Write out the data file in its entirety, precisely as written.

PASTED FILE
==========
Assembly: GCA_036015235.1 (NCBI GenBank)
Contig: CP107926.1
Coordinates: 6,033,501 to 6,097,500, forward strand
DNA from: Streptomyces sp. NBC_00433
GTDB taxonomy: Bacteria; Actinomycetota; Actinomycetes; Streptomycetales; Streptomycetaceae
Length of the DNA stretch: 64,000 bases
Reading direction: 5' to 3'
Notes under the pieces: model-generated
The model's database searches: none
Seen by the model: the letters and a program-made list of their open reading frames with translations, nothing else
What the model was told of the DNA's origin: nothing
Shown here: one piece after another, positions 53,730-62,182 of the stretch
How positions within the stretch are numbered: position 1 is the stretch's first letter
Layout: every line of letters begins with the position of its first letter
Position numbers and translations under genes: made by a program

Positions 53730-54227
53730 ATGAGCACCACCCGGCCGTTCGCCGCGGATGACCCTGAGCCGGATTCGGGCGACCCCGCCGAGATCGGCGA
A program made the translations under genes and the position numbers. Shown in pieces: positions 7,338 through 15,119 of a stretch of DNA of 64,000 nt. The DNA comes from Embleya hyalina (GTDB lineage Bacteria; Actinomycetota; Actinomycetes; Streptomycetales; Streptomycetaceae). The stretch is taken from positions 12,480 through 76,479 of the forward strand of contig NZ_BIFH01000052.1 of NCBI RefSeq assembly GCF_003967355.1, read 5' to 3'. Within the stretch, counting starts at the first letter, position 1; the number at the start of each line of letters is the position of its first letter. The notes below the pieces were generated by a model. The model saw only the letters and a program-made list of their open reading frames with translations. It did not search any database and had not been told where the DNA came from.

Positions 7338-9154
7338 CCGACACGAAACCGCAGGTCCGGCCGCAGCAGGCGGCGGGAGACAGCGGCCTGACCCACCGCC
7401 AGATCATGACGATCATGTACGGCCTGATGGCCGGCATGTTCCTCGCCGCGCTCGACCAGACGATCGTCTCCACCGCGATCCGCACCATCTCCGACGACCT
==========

Assembly: GCA_036015235.1 (NCBI GenBank)
Contig: CP107926.1
Coordinates: 6,033,501 to 6,097,500, forward strand
DNA from: Streptomyces sp. NBC_00433
GTDB taxonomy: Bacteria; Actinomycetota; Actinomycetes; Streptomycetales; Streptomycetaceae
Length of the DNA stretch: 64,000 bases
Reading direction: 5' to 3'
Notes under the pieces: model-generated
The model's database searches: none
Seen by the model: the letters and a program-made list of their open reading frames with translations, nothing else
What the model was told of the DNA's origin: nothing
Shown here: one piece after another, positions 53,730-62,182 of the stretch
How positions within the stretch are numbered: position 1 is the stretch's first letter
Layout: every line of letters begins with the position of its first letter
Position numbers and translations under genes: made by a program

Positions 53730-54227
53730 ATGAGCACCACCCGGCCGTTCGCCGCGGATGACCCTGAGCCGGATTCGGGCGACCCCGCCGAGATCGGCGA
A program made the translations under genes and the position numbers. Shown in pieces: positions 7,338 through 15,119 of a stretch of DNA of 64,000 nt. The DNA comes from Embleya hyalina (GTDB lineage Bacteria; Actinomycetota; Actinomycetes; Streptomycetales; Streptomycetaceae). The stretch is taken from positions 12,480 through 76,479 of the forward strand of contig NZ_BIFH01000052.1 of NCBI RefSeq assembly GCF_003967355.1, read 5' to 3'. Within the stretch, counting starts at the first letter, position 1; the number at the start of each line of letters is the position of its first letter. The notes below the pieces were generated by a model. The model saw only the letters and a program-made list of their open reading frames with translations. It did not search any database and had not been told where the DNA came from.

Positions 7338-9154
7338 CCGACACGAAACCGCAGGTCCGGCCGCAGCAGGCGGCGGGAGACAGCGGCCTGACCCACCGCC
7401 AGATCATGACGATCATGTACGGCCTGATGGCCGGCATGTTCCTCGCCGCGCTCGACCAGACGATCGTCTCCACCGCGATCCGCACCATCTCCGACGACCT